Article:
Stephanie Dosen: American singer songwriter, member of groundbreaking Christian Trance group Virus, knitwear designer, singer with Massive Attack and the Chemical Brothers, collaborator with Cocteau Twins and Bella Union’s Simon Raymonde on her second solo album, A Lily For The Spectre 2007. It’s an impressive résumé and she continues to have an impact with this her latest release. It’s another collaboration with Simon Raymonde, he wrote the music, she wrote the words and the melodies.
Moon is a diaphanous, airy, folky Cocteau Twins with delicate instrumentation and fairytale melodies. The albums begins with, I Heard The Owl Call, this is pop music from the land of the giant flowers and although it has some standard bass and drums, there’s atmosphere and melody. It’s almost Enya if she was a little mad – it’s a thin line between bland and beautiful and I find this album to be an enticing wonder that sits comfortably on the slightly weird side – the Cocteau Twins side, rather than the overproduced Celtic wash.
Evocative titles; the second track, All Wishes Are Ghosts is seductive, breathy and angelic and reminds me of early Pink Floyd – Side 2 of Atom Heart Mother era.
The next song, Charming Birds From Trees manages to find room for pedal steel, an instrument you would never hear in the Cocteau Twins but wouldn’t be amiss with Dave Gilmour.
Where Foxes Hide finds Dosen sharing some of the warbles in her vibrato that she might have found in a draw at Raymonde’s house, marked Elizabeth. But Dosen’s harmonizing with herself and singing counter melodies cascading and swooping in and out of verses is also reminiscent of my old band mate, All About Eve’s Julianne Regan in delicacy and ambition.
Amelia is another example of her vocal arrangements with simple piano and bass as backing. She doesn’t save these arrangements as dynamic builds for songs, meaning she doesn’t bring them in, during the second verse or the chorus- she’s there from the start with her other ethereal self, her mirror twin, her fantasy princess companion is with her at all times.
Bears On My Trail has a little of Kate Bush’s younger, quieter less dramatic sister. I can’t hear many of the lyrics and would hope that the album included them as snippets break out of the gossamer webs that surround the music. The music sounds like it may have come from the corridors of a bejewelled palace.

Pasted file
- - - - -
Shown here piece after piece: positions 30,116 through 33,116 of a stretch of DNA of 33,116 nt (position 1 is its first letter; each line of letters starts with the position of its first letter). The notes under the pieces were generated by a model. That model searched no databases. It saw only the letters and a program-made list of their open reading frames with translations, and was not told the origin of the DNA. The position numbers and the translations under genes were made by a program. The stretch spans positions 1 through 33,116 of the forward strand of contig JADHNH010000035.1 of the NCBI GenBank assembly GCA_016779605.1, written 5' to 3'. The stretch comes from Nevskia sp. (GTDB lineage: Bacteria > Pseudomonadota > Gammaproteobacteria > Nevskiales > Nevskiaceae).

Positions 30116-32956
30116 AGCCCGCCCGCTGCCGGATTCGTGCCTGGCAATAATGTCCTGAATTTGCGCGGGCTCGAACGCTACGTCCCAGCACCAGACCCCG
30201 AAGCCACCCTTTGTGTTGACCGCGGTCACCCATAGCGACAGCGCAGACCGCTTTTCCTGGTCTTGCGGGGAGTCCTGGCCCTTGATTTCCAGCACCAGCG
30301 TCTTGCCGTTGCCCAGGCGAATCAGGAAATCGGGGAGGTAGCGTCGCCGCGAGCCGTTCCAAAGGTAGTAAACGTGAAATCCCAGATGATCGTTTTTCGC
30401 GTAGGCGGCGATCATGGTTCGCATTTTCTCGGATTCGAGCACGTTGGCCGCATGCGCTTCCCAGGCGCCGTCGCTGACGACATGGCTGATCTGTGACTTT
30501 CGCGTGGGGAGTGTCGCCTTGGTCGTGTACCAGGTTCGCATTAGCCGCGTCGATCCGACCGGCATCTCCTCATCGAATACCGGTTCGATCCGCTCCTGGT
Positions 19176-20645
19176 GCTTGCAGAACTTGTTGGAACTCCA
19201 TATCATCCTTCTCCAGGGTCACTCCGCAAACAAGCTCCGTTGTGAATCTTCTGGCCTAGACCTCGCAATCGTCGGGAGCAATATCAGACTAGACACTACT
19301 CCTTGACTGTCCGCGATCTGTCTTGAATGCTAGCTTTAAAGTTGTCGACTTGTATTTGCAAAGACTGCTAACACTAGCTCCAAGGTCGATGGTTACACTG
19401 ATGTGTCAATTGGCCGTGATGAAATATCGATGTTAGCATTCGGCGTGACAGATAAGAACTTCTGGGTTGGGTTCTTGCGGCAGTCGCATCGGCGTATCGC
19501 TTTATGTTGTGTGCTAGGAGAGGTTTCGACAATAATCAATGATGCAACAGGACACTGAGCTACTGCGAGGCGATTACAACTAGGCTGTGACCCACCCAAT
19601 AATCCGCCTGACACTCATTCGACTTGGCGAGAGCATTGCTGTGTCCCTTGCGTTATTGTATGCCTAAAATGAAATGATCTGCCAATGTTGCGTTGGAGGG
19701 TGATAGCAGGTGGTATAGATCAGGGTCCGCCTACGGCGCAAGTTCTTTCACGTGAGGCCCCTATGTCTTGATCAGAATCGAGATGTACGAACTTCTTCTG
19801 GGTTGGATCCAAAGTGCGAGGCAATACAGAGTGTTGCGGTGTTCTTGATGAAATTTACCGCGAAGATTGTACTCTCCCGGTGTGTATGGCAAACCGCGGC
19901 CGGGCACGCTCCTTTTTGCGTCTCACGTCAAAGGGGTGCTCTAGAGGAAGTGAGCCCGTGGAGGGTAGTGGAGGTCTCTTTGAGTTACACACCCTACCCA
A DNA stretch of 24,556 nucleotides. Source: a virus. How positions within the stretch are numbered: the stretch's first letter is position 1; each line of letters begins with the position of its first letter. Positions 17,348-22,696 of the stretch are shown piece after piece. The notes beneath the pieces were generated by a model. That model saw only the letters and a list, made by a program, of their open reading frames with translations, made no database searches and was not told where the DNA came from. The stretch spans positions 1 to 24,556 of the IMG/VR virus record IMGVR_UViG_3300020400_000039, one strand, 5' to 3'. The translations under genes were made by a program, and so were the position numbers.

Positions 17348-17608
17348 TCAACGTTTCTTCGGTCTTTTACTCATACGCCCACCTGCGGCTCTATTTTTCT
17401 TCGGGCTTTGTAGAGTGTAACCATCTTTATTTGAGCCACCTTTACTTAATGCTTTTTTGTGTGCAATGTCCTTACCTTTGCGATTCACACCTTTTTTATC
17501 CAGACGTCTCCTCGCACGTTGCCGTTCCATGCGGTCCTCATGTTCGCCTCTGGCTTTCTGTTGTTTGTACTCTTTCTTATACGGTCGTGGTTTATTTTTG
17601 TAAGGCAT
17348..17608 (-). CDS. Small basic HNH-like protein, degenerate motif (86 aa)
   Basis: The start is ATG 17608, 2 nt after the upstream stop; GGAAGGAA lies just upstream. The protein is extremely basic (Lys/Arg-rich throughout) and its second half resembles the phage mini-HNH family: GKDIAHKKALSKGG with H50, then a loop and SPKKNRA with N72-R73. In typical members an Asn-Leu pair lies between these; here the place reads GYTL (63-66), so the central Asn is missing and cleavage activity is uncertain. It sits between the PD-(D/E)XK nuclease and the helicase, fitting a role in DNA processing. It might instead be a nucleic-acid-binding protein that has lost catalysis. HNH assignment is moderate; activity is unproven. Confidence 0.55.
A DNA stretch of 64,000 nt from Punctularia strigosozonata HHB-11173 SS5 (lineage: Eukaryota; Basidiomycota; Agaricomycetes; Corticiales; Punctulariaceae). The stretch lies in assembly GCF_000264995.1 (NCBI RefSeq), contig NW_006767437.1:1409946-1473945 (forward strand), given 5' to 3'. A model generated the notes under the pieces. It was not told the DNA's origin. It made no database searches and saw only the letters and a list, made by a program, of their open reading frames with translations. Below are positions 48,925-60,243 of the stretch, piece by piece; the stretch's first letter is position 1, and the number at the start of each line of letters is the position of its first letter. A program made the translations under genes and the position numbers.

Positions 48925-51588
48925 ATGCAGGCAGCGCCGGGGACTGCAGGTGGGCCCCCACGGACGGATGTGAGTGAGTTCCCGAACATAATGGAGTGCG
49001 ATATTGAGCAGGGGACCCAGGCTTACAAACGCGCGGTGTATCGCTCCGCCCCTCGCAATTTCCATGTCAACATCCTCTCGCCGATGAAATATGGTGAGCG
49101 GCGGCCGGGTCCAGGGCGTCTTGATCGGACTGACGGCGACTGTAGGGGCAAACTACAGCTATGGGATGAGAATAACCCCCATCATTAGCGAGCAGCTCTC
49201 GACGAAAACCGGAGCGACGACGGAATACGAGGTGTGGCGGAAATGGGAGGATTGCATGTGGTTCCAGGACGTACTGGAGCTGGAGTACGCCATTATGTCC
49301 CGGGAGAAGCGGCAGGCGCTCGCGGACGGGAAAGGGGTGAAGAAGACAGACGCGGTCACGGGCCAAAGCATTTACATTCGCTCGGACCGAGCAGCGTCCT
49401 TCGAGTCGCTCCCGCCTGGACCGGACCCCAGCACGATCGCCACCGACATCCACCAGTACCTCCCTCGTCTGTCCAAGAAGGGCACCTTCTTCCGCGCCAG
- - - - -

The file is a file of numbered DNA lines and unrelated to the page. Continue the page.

Porcelain is the video, the single – an impossible necessity and with this kind of music they have chosen another piece that might be a quieter less dramatic, younger sister of Elizabeth Fraser and this is the point – all these adored beautiful aesthetically pleasing, sophisticated, otherworldly singers are older make hardly any or no records anymore and Stephanie Dosen does – and thank heaven.
Come To The Woods is a 6/8 invitation into the dreams that float around the forest. The only problem with Stephanie Dosen is that there is only one of her and although she also sings beautifully live, she can’t ever reproduce this orchestra of voices that is her domain in the studio. Guitars thrash – but softly – Ed O’brien and Phillip Selway of Radiohead play on the album as well as members of Midlake; guitarist Eric Pulido and drummer McKenzie Smith and Paul Gregory from Bella Union band Lanterns On The Lake. Also appearing on the record is the ubiquitous Jonathan Wilson, again apart of a gorgeous record that is reminiscent of something else.
We Carry White Mice reminds me of a confused dream of movies, a song from a musical Western with cartoon Disney mild (not wild) howling coyote ghosts.
In Lovely, is the closest you get to hearing her as a human and not a translucent fleeting sprite. Electric guitar and piano, she sings those high notes so beautifully it melts your heart.
The album ends with Heart Of The Woods, drum machine, guitar bass and muted trumpet but in the background – she sits at the front of the song and when I say sits, I mean she sits down when she sings, it’s not standing up music – to listen to or to sing.
The whole album is followed by a remix by “Michigan’s electronic luminary” RX Gibbs with new interpretations of the songs. I imagine sent into the studio with creative free reign and covering a potential new audience that needs this kind of trickery. I would probably have liked this if it were all there was but happily I can personally enjoy this record much more in its original state, watching the leaves fall off the trees in the autumn in slow motion or listening to the voices of the wind in the trees in a magical forest, or perhaps just when I’m immersing myself eyes closed in the intoxicating beauty of this music, the voice, the moon and the melodies.